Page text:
Some of you may have seen the “investigative” article published recently by Businessweek’s Zeke Faux. Seemingly written by someone who had just discovered the existence of digital marketing, it draws a grim picture of the affiliate marketing industry as a place infested by “shady advertisers” who “pollute the internet”.
Yes, shady advertisers exist, they have always existed and will continue to exist, but they are few among many.
We know, we have our own ad network and have been dealing with the same problems as Facebook for many years. Shady advertising can be found on virtually all advertising platforms including TV, radio, and outdoor billboards—it’s nothing new. Great article on Business Insider covering that.
Affiliate marketing is a massive and legit industry that supports millions of honest professionals and businesses around the world. It is a massive economic enabler and a very inclusive industry, which benefits countless parties, from mom and pop shops that are trying to make it on their own to huge transnational enterprises. It benefits virtually every media publisher in the world—including Businessweek, which has no problem running affiliate ads on its website.
So why all the fuss?
Well, the original article was supposed to come out much later, but then the Cambridge Analytica scandal broke out. Suddenly, I was notified that the article will be rushed to publication in less than a week and I started to receive a lot of follow-up questions in regards to Facebook. Which during my 3-day interview with Zeke was mentioned here and there but was never the focus. I suppose the media has to do what it has to do to stay relevant.
Regardless, the affiliate industry is facing some very real challenges.
Such as the unethical or fraudulent ads which were underlined in the article. However, it’s unfortunate and highly misleading that the reporter tried to make it look as though the whole affiliate marketing space consists of fraudsters. I know for a fact that the overwhelming majority of affiliate marketers are absolutely ethical and legit. The industry is full of brilliant professionals, and I am honored to be working with them. Vilifying the whole industry due to a few bad actors is downright sensational.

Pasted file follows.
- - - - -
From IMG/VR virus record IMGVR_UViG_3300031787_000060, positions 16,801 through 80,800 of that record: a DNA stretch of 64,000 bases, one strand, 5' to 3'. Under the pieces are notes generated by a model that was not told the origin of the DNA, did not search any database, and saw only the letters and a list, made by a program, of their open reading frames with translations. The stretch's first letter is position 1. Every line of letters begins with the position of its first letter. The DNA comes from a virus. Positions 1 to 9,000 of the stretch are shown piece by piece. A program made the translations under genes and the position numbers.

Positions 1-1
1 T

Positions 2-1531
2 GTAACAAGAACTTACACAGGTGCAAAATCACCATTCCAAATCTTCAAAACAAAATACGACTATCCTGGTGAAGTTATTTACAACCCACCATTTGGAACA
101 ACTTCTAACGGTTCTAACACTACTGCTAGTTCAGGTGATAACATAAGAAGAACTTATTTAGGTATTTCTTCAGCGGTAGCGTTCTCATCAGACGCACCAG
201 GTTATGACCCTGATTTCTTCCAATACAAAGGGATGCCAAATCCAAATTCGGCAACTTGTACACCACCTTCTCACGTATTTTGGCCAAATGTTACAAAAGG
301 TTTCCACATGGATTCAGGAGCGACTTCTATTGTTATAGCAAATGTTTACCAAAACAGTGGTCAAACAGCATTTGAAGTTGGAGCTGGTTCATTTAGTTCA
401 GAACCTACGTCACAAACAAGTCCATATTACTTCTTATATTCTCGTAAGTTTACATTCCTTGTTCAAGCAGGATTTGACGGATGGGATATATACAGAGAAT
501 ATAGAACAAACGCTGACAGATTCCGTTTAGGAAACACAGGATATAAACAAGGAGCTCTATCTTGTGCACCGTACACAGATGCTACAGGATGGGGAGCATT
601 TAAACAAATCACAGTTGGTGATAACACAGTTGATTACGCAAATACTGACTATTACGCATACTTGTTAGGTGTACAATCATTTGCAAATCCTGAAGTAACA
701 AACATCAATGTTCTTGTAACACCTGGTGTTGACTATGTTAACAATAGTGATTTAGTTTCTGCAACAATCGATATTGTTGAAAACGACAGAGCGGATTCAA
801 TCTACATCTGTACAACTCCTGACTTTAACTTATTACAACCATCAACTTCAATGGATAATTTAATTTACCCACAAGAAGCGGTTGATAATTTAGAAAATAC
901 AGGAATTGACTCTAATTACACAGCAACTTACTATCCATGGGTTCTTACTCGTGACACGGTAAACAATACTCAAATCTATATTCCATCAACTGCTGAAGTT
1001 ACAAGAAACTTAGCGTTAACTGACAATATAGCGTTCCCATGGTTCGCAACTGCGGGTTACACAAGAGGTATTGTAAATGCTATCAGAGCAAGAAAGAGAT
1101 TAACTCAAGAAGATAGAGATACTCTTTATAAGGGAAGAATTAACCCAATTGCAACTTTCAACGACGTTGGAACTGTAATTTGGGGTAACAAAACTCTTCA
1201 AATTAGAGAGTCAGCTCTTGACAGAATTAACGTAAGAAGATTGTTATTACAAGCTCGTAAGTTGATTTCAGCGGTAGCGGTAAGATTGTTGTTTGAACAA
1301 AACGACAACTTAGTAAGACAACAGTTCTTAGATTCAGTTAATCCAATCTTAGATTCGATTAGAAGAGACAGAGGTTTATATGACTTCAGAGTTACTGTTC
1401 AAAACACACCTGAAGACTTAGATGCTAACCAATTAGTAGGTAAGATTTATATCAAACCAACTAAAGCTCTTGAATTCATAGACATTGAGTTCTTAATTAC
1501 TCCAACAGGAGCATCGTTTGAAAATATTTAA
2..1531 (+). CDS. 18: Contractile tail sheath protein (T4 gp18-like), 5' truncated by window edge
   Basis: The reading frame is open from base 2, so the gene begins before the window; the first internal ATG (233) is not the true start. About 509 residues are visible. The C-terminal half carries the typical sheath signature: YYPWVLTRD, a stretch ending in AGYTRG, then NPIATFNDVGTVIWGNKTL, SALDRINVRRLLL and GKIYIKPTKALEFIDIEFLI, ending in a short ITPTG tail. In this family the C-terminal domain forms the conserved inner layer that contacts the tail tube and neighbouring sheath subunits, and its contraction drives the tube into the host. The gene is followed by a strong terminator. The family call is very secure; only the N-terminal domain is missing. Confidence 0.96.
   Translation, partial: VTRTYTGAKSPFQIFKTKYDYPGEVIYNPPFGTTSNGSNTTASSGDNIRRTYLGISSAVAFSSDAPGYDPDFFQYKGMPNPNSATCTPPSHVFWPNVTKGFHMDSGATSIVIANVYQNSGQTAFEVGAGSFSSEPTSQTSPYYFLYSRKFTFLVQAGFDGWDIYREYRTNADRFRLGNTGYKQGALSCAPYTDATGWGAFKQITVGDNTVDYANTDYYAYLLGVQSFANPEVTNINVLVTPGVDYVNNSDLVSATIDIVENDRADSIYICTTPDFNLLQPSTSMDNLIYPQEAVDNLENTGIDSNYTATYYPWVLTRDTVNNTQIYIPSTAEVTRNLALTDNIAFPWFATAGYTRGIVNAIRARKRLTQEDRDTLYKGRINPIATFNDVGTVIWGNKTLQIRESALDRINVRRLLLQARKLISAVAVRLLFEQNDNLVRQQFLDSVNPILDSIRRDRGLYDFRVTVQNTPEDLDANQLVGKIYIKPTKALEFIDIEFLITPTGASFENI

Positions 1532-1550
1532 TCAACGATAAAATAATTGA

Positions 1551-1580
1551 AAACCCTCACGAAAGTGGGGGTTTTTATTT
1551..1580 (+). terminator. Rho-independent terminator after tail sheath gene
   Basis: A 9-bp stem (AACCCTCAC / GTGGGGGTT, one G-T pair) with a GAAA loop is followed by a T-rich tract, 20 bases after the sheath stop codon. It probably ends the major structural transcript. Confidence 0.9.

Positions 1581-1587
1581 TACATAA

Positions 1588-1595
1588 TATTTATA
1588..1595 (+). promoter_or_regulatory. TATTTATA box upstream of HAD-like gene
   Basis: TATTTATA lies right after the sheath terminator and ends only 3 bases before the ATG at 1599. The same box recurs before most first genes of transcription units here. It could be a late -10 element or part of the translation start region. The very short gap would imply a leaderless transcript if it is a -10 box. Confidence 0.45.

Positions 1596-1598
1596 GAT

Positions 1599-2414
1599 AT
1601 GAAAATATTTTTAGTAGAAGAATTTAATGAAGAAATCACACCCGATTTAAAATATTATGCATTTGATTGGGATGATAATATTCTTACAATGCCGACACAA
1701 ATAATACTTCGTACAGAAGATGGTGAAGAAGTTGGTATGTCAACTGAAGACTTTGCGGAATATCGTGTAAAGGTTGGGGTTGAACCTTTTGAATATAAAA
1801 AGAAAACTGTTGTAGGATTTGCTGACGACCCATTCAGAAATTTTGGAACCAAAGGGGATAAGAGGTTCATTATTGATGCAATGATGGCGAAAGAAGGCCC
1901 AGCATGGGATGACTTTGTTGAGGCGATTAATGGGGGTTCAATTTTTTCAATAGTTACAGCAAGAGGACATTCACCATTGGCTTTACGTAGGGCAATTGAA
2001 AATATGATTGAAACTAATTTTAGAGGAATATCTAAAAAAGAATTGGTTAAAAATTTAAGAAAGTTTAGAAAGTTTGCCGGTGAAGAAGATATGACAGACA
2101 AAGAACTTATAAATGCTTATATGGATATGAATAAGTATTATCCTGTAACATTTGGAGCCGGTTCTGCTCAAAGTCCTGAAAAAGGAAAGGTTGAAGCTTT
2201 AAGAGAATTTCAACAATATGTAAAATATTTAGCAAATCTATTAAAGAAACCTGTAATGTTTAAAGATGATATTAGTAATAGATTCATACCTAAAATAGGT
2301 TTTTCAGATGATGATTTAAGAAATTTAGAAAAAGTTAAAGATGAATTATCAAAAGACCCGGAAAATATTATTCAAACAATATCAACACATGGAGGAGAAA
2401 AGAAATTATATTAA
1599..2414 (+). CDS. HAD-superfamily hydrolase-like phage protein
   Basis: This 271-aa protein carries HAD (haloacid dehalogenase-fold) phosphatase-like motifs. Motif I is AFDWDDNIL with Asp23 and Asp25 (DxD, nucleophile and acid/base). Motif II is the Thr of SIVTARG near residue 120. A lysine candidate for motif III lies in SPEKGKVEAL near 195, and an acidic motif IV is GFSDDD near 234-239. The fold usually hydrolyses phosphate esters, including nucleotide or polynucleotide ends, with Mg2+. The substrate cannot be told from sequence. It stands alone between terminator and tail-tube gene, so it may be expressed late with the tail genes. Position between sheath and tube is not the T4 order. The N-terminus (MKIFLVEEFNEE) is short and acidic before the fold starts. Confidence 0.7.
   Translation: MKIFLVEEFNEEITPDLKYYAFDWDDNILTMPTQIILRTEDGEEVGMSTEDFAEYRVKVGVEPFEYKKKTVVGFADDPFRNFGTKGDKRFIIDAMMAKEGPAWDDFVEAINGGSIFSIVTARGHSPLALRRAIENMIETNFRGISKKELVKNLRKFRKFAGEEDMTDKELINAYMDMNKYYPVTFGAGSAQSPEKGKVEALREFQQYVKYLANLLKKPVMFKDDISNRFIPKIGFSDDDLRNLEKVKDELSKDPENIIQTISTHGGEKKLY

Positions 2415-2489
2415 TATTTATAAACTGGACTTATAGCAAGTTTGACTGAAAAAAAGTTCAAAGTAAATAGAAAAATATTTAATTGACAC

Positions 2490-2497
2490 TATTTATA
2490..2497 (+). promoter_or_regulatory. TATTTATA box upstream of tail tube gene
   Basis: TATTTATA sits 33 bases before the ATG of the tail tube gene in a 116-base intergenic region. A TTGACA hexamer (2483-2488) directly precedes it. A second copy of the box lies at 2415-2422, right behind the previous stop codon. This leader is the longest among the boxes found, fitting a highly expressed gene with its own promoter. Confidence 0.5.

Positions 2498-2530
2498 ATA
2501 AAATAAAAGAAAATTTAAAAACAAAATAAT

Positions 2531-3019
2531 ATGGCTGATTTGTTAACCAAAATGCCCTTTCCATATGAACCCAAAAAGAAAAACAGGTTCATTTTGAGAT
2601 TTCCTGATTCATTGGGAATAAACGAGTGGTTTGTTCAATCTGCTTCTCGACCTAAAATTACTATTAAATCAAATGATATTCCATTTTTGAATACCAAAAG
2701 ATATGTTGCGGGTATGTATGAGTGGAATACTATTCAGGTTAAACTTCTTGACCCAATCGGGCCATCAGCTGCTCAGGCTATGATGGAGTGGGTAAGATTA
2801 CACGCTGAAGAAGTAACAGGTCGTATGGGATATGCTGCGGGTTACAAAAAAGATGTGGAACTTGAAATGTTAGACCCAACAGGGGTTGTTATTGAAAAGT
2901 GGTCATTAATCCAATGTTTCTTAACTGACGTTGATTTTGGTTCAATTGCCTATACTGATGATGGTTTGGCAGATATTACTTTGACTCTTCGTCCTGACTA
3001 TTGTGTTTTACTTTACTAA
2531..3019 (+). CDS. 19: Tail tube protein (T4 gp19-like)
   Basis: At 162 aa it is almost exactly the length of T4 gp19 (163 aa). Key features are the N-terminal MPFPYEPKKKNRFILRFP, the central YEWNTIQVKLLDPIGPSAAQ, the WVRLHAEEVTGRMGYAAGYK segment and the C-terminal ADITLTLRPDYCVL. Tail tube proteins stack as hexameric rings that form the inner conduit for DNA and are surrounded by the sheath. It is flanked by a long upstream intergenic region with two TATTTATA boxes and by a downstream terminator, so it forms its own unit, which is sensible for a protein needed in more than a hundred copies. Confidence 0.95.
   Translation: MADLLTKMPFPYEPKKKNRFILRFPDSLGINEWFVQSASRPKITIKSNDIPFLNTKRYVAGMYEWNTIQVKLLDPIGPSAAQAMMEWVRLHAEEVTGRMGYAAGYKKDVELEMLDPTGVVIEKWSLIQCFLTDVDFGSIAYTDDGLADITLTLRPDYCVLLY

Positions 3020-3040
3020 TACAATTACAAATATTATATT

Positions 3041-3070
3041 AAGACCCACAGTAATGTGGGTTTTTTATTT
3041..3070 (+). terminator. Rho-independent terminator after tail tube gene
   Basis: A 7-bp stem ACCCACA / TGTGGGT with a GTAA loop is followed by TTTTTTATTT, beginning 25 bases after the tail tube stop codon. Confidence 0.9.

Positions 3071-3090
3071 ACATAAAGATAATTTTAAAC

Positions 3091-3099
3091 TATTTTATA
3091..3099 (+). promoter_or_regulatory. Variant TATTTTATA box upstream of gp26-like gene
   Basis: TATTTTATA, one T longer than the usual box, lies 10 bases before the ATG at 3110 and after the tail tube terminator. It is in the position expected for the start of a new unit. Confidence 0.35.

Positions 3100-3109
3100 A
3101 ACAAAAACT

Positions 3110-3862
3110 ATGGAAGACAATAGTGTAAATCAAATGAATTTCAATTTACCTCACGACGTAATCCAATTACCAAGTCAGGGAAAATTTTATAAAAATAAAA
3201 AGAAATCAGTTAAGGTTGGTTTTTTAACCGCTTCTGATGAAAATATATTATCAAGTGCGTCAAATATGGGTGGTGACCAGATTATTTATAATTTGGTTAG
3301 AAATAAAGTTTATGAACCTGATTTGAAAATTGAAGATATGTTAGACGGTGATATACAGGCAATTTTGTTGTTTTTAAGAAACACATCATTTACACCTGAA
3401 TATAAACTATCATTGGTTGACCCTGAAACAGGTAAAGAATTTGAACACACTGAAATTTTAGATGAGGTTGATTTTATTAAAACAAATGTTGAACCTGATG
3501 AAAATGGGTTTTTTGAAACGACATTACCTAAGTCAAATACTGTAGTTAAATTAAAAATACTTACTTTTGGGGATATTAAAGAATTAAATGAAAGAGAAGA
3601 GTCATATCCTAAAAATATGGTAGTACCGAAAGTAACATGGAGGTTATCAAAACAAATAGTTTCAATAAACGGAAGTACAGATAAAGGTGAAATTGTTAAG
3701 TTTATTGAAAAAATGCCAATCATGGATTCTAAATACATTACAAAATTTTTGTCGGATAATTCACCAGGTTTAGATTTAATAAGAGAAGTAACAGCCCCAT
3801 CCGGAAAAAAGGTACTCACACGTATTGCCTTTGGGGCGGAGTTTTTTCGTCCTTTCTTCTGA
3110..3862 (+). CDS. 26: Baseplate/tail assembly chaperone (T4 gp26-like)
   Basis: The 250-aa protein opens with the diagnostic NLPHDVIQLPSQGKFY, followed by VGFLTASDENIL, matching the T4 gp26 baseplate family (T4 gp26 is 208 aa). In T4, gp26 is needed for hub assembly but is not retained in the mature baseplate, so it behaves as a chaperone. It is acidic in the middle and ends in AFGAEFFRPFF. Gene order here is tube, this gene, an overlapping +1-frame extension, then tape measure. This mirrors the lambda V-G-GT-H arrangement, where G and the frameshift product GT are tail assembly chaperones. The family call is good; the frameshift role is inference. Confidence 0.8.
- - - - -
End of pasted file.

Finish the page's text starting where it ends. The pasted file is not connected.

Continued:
After reading the article for the first time, it was obvious that the main target wasn’t the affiliate industry itself, but Facebook. I understand that at the moment every large publication wants to capitalize on the buzz surrounding the world’s largest social network and that had the Cambridge Analytica scandal not broken out the tone of this article would have been quite different. But in this case, this criticism is far from justified. Today, Facebook is one of the leaders in combating online fraud and malicious ads, and many of its initiatives become an industry standard and are enthusiastically copycatted by other platforms. I know for a fact that they deploy a massive amount of resources to combat ads in violation of their ad policies and are constantly working on improving their algorithms—no small feat when virtually every advertiser in the world wants to run ad campaigns on your platform.
I was mildly amused by the description of Voluum in the article, our full-stack marketing platform for marketing analytics, measurement and optimization. Our platform is used by thousands of prominent agencies and performance advertisers and helps manage and measure their advertising campaigns.
Since September 2014, Voluum has been serving countless enterprise customers in over 190 countries worldwide.
Although we provide powerful tools that allow our users to maximize their profits, there have been very few instances where these tools have been used with malicious intent. This is simply, no pun intended, Faux News.
Clients and professionals who work with us are well aware that we have a strict no-malware policy, and in the rare cases when we receive complaints about any advertisers using our platforms in a way that violates our policies, we immediately block their accounts for good. We believe that our pristine reputation and the safety of consumers are infinitely more valuable than any monetary gain.
The affiliate marketing industry has come a long way, and it still has a long way ahead of it. Since the early days of my professional career, I’ve watched it grow, evolve and mature. I am proud to be a part of this industry, and will always remain its advocate and champion. I am honored to be working with brilliant people, both within my company and outside, on making it more successful, transparent and ethical than ever.
CEO of Codewise
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